You’ve diligently done your networking, found a dream company with an exciting job to offer, and spent several weekends re-doing and editing your resume. You wrote a brilliant cover letter and tomorrow you get the reward. You will be granted an interview to make your pitch for being offered the job. Are you ready for it? In this article we’ll discuss a range of pre-interview preparations to give you the best shot at getting that job.

Before the interview: learning about them, reflecting on you

From the moment you get the phone call, you have a serious mission: to find out all you can about the company offering the job. Chances are you would not have applied for the job if you hadn’t already learned some positive things about the organisation, but it needs to go well beyond a casual reading of the job advertisement. At the same time, in order to go in confidently and capable of making a standout impression (for all the right reasons), you must be intimately familiar with yourself: your strengths, your accomplishments, your vulnerabilities/weaknesses, and your resume, which will have recorded important dates and facts of your history.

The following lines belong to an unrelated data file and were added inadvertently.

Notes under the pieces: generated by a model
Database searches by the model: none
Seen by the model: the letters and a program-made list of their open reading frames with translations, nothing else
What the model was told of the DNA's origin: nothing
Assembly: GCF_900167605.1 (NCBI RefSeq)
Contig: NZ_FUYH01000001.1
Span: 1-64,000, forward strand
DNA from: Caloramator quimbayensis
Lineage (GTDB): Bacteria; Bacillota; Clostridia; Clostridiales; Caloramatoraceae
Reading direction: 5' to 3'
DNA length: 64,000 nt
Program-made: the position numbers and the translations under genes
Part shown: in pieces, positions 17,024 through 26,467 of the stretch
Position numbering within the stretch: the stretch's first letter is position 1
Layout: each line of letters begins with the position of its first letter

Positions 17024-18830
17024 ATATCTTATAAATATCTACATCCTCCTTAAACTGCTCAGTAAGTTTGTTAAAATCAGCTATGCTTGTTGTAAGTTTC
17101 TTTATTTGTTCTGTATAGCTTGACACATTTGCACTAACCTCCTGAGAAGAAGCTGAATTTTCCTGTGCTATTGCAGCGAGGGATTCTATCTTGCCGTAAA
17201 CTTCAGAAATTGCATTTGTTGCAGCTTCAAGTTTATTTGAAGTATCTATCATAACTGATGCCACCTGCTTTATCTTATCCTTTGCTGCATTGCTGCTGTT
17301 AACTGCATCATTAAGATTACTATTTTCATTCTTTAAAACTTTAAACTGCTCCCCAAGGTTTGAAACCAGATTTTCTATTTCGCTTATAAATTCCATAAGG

Research the company

The director-general of one of Queensland’s foremost public service departments once said, “When I have a job to offer, I want to give it to someone who really wants it.” So how do you show that, apart from obvious enthusiasm at the interview? The answer is in how much you care to find about the company before you ever turn up in person. What are good places to mine for this gold?

The company’s website

This is the mother lode of valuable information. Through this you can gain not only directly-announced facts like where they operate, how many employees they have, and what their mission is, but also the felt sense that you can pick up reading between the lines about what their organisational culture might be like (based on what they included and emphasised), how they have written about themselves, and how their service offerings are structured. The only problem with finding out information from this source is that, as it is readily available, every other candidate will go here first as well, reducing your competitive advantage if you do not know how to make the information work for you.

Earnings calls, quarterly reports, and blog posts